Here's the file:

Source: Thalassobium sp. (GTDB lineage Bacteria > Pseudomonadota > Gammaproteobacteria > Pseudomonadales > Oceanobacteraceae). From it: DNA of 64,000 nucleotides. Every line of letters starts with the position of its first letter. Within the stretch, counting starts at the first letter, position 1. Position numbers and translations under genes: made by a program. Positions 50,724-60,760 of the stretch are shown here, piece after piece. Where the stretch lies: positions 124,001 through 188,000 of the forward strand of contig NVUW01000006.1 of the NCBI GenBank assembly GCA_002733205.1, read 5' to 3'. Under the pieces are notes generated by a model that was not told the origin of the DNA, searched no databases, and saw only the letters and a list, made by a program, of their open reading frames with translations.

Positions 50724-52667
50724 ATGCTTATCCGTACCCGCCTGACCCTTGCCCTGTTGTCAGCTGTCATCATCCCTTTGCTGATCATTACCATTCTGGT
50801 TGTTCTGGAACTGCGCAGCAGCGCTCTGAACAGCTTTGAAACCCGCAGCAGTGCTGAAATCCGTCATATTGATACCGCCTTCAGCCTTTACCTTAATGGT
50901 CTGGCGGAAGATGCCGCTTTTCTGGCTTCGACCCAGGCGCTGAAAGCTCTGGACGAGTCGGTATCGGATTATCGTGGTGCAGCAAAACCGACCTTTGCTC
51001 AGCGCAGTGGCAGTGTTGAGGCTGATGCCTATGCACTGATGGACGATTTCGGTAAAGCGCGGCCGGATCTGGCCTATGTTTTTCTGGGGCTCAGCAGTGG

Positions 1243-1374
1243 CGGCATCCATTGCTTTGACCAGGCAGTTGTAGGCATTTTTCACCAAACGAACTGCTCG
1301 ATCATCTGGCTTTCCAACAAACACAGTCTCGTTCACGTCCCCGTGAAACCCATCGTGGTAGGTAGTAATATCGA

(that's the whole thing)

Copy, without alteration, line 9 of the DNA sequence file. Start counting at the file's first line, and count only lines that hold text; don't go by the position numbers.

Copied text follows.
1301 ATCATCTGGCTTTCCAACAAACACAGTCTCGTTCACGTCCCCGTGAAACCCATCGTGGTAGGTAGTAATATCGA